Since Russia is not a country governed by the rule of law, it makes no sense to discuss violations of laws by top officials. Is it possible to violate something that does not exist? However, Russian officials never miss a chance to publicly demonstrate adherence to the values declared by the Russian Constitution.

The highest official of the region, Sergey Tsivilyov attempts to enforce his own standards of ethics. He categorically denies such fundamental rights as the right to hold marches and rallies, including single-person rallies, guaranteed by Article 31 of the Russian Constitution. “Rallies and strikes create an unfavorable information background and defame the honor of the region. … Meetings and strikes are unacceptable,” media quoted Tsivilyov as saying at the conference dedicated to preparations for the 300th anniversary of Kemerovo Oblast.

In an aggressive form, Tsivilyov reacted in April 2019 to a hunger strike announced by the nurses of the Anzhero-Sudzhensk City Hospital, thus protesting against the reduction of 105 jobs. Some of them were offered to be re-hired as “cleaning staff carrying out the functions of nurses.” This was done so that new staff positions would not fall under the May 2018 decree of the Russian President on raising the salaries of medical workers. Also, the governor publicly instructed the prosecutor’s office to check the actions of the hunger striking nurses for violations of existing legislation.

Kemerovo Oblast falls into the category of regions that Russians sometimes describe as “electoral sultanates,” meaning elections there are nothing short of a farce: elections are virtually uncontested and/or election results are rigged throughout the region. This all began under the previous Kuzbass governor, Aman Tuleyev, but Tsivilyov has made rigging elections a common practice. Thus, in the September 2018 gubernatorial elections, he allegedly received 81 percent of the vote, while his closest competitors, members of the Liberal Democratic Party (LDPR) and the Communist Party (CPRF), who should be more correctly referred to as “Tsivilyov’s sparring partners,” received less than five percent each. In July 2020, Kemerovo Oblast was among the ten Russian regions that allegedly demonstrated ultimate approval of constitutional changes, which allow incumbent President Putin to remain in office until 2036.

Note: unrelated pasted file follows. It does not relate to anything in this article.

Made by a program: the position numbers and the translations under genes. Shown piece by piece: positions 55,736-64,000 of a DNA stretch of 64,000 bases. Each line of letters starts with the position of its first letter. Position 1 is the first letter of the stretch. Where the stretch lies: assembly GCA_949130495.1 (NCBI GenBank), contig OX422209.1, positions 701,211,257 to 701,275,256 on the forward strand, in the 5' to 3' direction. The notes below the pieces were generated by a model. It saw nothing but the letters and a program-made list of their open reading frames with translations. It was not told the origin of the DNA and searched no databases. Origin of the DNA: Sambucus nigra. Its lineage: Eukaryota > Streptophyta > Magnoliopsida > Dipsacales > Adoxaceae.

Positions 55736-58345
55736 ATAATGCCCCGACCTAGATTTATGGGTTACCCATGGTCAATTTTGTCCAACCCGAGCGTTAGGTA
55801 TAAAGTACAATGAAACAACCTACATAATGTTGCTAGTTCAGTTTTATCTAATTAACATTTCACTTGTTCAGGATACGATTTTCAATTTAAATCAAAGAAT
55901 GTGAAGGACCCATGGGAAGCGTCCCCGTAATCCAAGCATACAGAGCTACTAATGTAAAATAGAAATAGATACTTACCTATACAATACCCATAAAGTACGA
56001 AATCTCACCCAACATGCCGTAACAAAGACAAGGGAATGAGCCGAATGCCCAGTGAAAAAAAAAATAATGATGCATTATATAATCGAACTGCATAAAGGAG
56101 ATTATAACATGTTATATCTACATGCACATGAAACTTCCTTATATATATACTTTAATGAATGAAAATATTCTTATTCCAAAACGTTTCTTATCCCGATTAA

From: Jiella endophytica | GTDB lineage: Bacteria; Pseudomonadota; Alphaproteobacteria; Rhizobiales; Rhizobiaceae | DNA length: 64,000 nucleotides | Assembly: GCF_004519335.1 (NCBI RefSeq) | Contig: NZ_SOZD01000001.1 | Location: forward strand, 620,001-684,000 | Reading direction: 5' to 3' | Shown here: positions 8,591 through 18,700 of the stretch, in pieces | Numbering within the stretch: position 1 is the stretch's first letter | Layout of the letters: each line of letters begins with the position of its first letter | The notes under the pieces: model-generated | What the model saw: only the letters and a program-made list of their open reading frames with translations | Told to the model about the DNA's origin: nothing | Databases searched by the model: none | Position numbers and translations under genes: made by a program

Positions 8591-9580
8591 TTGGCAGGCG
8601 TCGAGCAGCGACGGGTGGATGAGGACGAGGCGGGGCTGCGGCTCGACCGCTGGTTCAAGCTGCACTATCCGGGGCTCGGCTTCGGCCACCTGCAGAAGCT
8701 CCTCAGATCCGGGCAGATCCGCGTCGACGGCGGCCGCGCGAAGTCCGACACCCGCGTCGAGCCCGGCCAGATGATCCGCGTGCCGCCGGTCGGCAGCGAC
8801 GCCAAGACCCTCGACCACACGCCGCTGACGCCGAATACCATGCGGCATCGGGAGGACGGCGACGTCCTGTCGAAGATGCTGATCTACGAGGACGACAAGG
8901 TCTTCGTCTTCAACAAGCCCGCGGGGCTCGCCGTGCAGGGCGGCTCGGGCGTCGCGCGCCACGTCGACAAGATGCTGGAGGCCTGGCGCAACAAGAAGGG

This state of affairs became possible due to the systematic work of the regional authorities and punitive bodies to suppress civil society in Kemerovo Oblast, in any possible way. In 2020-2021, massive persecution was launched against supporters of opposition political organizations, primarily those associated with Alexey Navalny. Many local politicians and public figures were forced to emigrate.

Environmental activists and organizations, defending the rights of local people to a healthy environment and fighting coal mining companies, are under increasing pressure. They are attacked by criminal groups affiliated with the mining companies, illegally detained, and prosecuted, as a result of which they cannot carry out their activities and are forced to flee the region and the country.

There is a similar situation with ensuring the right to freedom of speech. Kuzbass traditionally occupies one of the last places among Russian regions in the ranking of freedom of speech. There are no free media that would dare to adopt an editorial policy independent of the authorities. Officials and oligarchs are putting pressure on those Internet communities and bloggers that seek to disseminate information about the true situation in the region.

In order to manipulate the public opinion, many Wikipedia articles have been cleaned of any negative facts about the activities of Governor Tsivilyov and of other regional officials.

Photo: Kommersant